To understand how likely these biases are to explain the results, we need to ask whether the conditions proposed to be producing the bias are realistic. Answering this question requires insight into the cohorts, tendencies of children (via their mothers) of different exposure levels and different ADHD risks to remain involved in a study, and performance of the ADHD measures across a variety of settings and child characteristics. Critically, the biases—their types, their sources, and their severity—could vary by cohort and should be evaluated at that level. One key element of bias in the cohort-specific estimates of the air pollution–ADHD association is socioeconomic disadvantage. Socioeconomic disadvantage is associated with higher ADHD risk, diagnostic stability, and lower likelihood of continuing in a research study. By contrast, socioeconomic disadvantage does not appear to be associated with higher exposure to air pollutants in all European settings.24 For example, air pollution exposure follows an inverse socioeconomic gradient in Valencia, Spain,25 but the association is reversed in Rome.26 In other locations, the association depends on the socioeconomic index, the pollutant, or whether the area is urban or rural.24,27 Where exposure tracks directly with socioeconomic disadvantage, confounding from unmeasured or mismeasured socioeconomic disadvantage could bias findings upward. But where the exposure-disadvantage association runs in the opposite direction, the ensuing confounding bias would push results downward. Understanding the combined interplay of socioeconomic disadvantage with ADHD classification, selection, and exposure in each cohort is clearly important to appreciating the possibility of bias in each setting.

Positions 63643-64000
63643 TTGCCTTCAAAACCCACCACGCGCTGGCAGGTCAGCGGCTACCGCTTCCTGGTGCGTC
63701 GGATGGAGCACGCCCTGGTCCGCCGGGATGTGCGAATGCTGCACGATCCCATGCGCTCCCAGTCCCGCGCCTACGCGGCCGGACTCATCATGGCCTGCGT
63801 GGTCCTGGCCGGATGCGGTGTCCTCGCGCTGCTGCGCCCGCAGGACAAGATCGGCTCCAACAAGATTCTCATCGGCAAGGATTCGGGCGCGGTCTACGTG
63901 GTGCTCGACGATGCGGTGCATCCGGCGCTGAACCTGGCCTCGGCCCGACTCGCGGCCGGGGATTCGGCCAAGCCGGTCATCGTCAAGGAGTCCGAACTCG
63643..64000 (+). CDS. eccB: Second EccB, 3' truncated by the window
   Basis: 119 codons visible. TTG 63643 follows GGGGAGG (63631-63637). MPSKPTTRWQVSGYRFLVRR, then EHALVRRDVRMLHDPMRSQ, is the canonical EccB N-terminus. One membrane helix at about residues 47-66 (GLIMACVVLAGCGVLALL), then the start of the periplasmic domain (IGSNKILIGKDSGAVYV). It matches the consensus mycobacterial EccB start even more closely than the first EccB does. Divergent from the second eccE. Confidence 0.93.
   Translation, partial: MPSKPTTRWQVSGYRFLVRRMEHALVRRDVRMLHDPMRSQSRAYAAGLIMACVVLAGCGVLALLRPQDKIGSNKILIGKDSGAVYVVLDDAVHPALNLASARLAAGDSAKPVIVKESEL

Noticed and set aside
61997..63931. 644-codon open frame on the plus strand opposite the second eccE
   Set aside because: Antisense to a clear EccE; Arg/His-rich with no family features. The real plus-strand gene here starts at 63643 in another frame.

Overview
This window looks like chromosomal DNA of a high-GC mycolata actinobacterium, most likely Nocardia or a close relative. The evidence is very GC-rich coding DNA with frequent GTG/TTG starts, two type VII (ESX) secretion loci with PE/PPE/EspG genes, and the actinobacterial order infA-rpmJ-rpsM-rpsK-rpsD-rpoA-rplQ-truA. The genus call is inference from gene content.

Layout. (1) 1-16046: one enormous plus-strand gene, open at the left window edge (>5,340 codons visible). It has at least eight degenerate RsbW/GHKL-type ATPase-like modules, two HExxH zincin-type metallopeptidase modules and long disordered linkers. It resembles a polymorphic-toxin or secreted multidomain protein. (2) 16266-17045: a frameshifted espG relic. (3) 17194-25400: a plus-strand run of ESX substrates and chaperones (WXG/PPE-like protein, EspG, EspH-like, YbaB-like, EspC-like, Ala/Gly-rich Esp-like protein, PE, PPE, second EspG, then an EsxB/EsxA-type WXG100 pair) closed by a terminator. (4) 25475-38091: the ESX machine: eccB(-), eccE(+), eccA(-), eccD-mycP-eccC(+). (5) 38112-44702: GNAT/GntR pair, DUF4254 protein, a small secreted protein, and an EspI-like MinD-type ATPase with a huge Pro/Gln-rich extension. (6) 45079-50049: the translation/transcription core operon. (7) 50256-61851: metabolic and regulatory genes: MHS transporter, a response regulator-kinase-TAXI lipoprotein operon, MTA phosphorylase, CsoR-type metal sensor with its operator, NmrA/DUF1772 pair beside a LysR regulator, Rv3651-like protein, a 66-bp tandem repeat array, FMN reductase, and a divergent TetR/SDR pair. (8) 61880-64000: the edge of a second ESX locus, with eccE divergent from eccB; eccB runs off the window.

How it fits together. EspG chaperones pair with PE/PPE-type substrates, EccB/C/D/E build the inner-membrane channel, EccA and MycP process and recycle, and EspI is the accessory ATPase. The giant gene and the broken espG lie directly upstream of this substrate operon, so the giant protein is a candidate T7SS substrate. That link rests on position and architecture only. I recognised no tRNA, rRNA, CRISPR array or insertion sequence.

This quantitative bias analysis had limitations, owing principally to our lack of access to the full data. Ideally, the results of each component analysis should be combined in a multiple bias analysis, with the outputs of the misclassification analysis informing the selection analysis, and so on.28 A coordinated analysis can be especially helpful for quantifying the extent to which countervailing biases might offset each other. We also made simplifying assumptions, such as estimating crude data counts and dichotomizing NO2 exposure (except for the confounding analysis), which could itself induce bias. We ignored differential errors in measuring exposure. Our unfamiliarity with the cohorts meant that we had less insight on the most plausible mechanisms of these biases, if they existed. Finally, we focused on the individual cohorts’ estimates. Further analysis might examine how bias in specific cohort estimates could influence the summary OR.
Quantifying systematic bias, in addition to random error, is relatively simple with methods that are accessible and freely available. Coupled with researchers’ substantive knowledge of mechanisms for these biases, quantitative bias analysis offers collaborative study initiatives tools to explore systematic error, allowing for better inference.